List of examples of lengths

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Planets of the Solar System to scale

This is a list of examples of lengths, in metres in order to give an understanding of lengths.

Shorter than 1 ym[edit]

1 ym to 1 zm[edit]

  • 1×10−24 metres = 1 ym = 1 yoctometre, the smallest named subdivision of the metre in the SI base unit of length.
  • 1×10−23 metres = 10 ym
  • 2×10−23 metres = 20 ym, the effective cross-section radius of 1 MeV neutrinos as measured by Clyde Cowan and Frederick Reines[1]

1 zm to 1 am[edit]

1 am to 1 fm[edit]

  • 1×10−18 metres = 1 am = 1 attometre = 1000 zeptometres
  • 1 am — sensitivity of the LIGO detector for gravitational waves
  • 1×10−17 metres = 10 am
  • 1×10−16 metres = 100 am
  • 0.85 fm — approximate proton radius[3]

1 fm to 1 pm[edit]

1 picometre[edit]

Lengths between 10−12 and 10−11 m (1 and 10 pm).

10 picometres[edit]

Lengths between 10−11 and 10−10 m (10 pm and 100 pm).

100 picometres[edit]

lengths between 10−10 and 10−9 m (100 pm and 1 nm).

10 nanometres[edit]

Comparison of sizes of semiconductor manufacturing process nodes with some microscopic objects and visible light wavelengths. At this scale, the width of a human hair is about 10 times that of the image.[12]

To help compare different orders of magnitude this page lists lengths between 10−8 and 10−7 m (10 and 100 nm).

  • 10 nm = 10 nanometres = 10−8 metres
  • 10 nm — lower size of tobacco smoke[13]
  • 10 nm Shortest Extreme Ultraviolet wavelength or longest X-ray wavelength[14]
  • 11 nm — the average half-pitch of a memory cell speculated to be manufactured in 2015.
  • 16 nm — technology is projected to be reached by semiconductor companies in the 2013 timeframe
  • 18 nm — diameter of tobacco mosaic virus[15] (Generally, viruses range in size from 20 nm to 450 nm.)[citation needed]
  • 20 nm — width of bacterial flagellum[16]
  • 20 nm to 80 nm — thickness of cell wall in Gram-positive bacteria[17]
  • 22 nm — Smallest feature size of production microprocessors in September 2009[18]
  • 22 nm — the average half-pitch of a memory cell expected to be manufactured at around the 2011–2011 time frame.
  • 30 nm — lower size of cooking oil smoke[13]
  • 32 nm — the average half-pitch of a memory cell manufactured at around the 2009–2010 time frame.
  • 45 nm — the average half-pitch of a memory cell manufactured at around the 2007–2008 time frame.
  • 50 nm — upper size for airborne virus particles[13]
  • 50 nm — flying height of the head of a hard disk[19]
  • 65 nm — the average half-pitch of a memory cell manufactured at around the 2005–2006 time frame.
  • 90 nm — the average half-pitch of a memory cell manufactured at around the 2002–2003 time frame.
  • 100 nm — larger than 90% of the particles of wood smoke[citation needed] (ranges from 7 to 3000 nanometres)[13]

100 nanometres[edit]

Lengths between 10−7 and 10−6 m (100 nm and 1 µm).

  • 100 nm — greatest particle size that can fit through a surgical mask[20]
  • 100 nm — 90% of particles in wood smoke are smaller than this.[citation needed]
  • 120 nm — greatest particle size that can fit through a ULPA filter[citation needed]
  • 120 nm — diameter of a human immunodeficiency virus (HIV) [21]
  • 125 nm — standard depth of pits on compact discs (width: 500 nm, length: 850 nm to 3.5 µm)
  • 180 nm — typical length of the rabies virus
  • 200 nm — typical size of a Mycoplasma bacterium, among the smallest bacteria
  • 300-400 nm — near ultraviolet wavelength
  • 300 nm — greatest particle size that can fit through a HEPA (High Efficiency Particulate Air) filter (N100 removes up to 99.97% at 0.3 micrometres, N95 removes up to 95% at 0.3 micrometres)[citation needed]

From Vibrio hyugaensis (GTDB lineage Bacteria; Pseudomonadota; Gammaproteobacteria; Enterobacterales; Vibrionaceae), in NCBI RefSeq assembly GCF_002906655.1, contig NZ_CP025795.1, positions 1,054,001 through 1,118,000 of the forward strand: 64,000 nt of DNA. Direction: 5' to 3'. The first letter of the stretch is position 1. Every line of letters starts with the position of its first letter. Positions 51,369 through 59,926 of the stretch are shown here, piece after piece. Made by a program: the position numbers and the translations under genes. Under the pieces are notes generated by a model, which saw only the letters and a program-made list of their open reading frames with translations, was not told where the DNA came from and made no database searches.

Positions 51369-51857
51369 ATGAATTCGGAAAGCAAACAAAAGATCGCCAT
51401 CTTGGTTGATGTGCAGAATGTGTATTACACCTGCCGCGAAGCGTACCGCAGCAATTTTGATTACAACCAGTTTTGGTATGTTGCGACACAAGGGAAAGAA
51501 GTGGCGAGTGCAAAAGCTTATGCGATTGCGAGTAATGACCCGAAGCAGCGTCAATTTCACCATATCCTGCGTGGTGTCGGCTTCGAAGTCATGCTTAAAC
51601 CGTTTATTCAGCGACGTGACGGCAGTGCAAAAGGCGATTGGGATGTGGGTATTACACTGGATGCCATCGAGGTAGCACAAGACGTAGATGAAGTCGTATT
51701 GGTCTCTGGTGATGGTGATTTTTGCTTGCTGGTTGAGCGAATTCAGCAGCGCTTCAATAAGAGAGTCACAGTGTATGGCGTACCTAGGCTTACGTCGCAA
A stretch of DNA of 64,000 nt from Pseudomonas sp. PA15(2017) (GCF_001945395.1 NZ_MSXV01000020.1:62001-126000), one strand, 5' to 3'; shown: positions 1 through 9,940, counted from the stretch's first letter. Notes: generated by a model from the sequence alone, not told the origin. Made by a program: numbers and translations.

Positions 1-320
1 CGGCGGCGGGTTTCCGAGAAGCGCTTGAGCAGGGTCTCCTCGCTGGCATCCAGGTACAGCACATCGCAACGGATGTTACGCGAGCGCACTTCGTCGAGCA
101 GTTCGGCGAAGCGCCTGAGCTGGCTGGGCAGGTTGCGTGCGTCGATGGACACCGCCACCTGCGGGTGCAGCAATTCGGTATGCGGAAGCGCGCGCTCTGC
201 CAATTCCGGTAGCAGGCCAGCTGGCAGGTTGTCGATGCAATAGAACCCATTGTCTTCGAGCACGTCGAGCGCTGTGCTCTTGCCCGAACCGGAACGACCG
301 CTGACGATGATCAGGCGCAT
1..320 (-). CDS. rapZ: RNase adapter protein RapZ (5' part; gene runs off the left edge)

• 400–420 nm — wavelength of violet light
  • 420–440 nm — wavelength of indigo light
  • 440–500 nm — wavelength of blue light
  • 500–520 nm — wavelength of cyan light
  • 520–565 nm — wavelength of green light
  • 565–590 nm — wavelength of yellow light
  • 590–625 nm — wavelength of orange light
  • 625–700 nm — wavelength of red light
  • 700–1400 nm — wavelength of near-infrared radiation
See also: colour and optical spectrum

1 micrometre[edit]

1 E-6 m 1 E-5 m 1 E-4 m 1 E-3 m 1 E-2 m 1 E-1 m 1 E0 m 1 E1 m 1 E2 m 1 E3 m 1 E4 m 1 E5 m
A clickable mosaic of objects
at scales within direct human experience, from the micrometric (106 m, top left) to the multi-kilometric (105 m, bottom right).

To help compare different orders of magnitude this page lists some items with lengths between 10−6 and 10−5 m (between 1 and 10 micrometres, or µm).

10 Micrometrees[edit]

To help compare different orders of magnitude, this page lists lengths between 10−5 and 10−4 m (10 µm and 100 µm).

100 micrometres[edit]

To help compare different orders of magnitude, this page lists lengths between 10−4 and 10−3 m (100 µm and 1 mm).

  • 100 µm – 1/10 of a millimetre
  • 100 µm – 0.00394 inches
  • 100 µm – average diameter of a strand of human hair[27]
  • 100 µm – thickness of a coat of paint
  • 100 µm – length of a dust particle
  • 120 µm – diameter of a human ovum
  • 170 µm – length of the largest sperm cell in nature[29][30]
  • 181 µm – maximum width of a strand of human hair[27]
  • 100–400 µm – length of Demodex mites living in human hair follicles
  • 200 µm – typical length of Paramecium caudatum, a ciliate protist
  • 250–300 µm – length of a dust mite[31]
  • 340 µm – length of a single pixel on a 17-inch monitor with a resolution of 1024×768
  • 500 µm – typical length of Amoeba proteus, an amoeboid protist
  • 500 µm – MEMS micro-engine[citation needed]
  • 560 µm - thickness of the central area of a human cornea[32]
  • 760 µm – thickness of a credit card

1 millimetre[edit]

To help compare different orders of magnitude this page lists lengths between 10−3 and 10−2 m (1 mm and 1 cm).

  • 1.0 mm — 1/1000 of a metre
  • 1.0 mm — 0.03937 inches or 5127 (exactly)
  • 1.0 mm — side of square of area 1 mm2
  • 1.0 mm — diameter of a pinhead
  • 1.5 mm — length of average flea
  • 2.54 mm — distance between pins on old DIP (dual-inline-package) electronic components
  • 5 mm — length of average red ant
  • 5.56×45mm NATO — standard ammunition size
  • 7.62×51mm NATO — common military ammunition size

1 centimetre[edit]

1 E-6 m 1 E-5 m 1 E-4 m 1 E-3 m 1 E-2 m 1 E-1 m 1 E0 m 1 E1 m 1 E2 m 1 E3 m 1 E4 m 1 E5 m
A clickable mosaic of objects
at scales within direct human experience, from the micrometric (106 m, top left) to the multi-kilometric (105 m, bottom right).

Lengths between 10−2 and 10−1 m (1and 10 cm).

1 decimetre[edit]

Lengths between 10 and 100 centimetres (10−1 and 1 metre).

Conversions[edit]

10 centimetres (abbreviated to 10 cm) is equal to

Wavelengths[edit]

Human-defined scales and structures[edit]

  • 10.16 cm = 1.016 dm — 1 hand used in measuring height of horses (4 inches)
  • 12 cm = 1.2 dm — diameter of a Compact Disc (CD) (= 120 mm)
  • 15 cm = 1.5 dm — length of a Bic pen with cap on
  • 22 cm = 2.2 dm — diameter of a typical soccer ball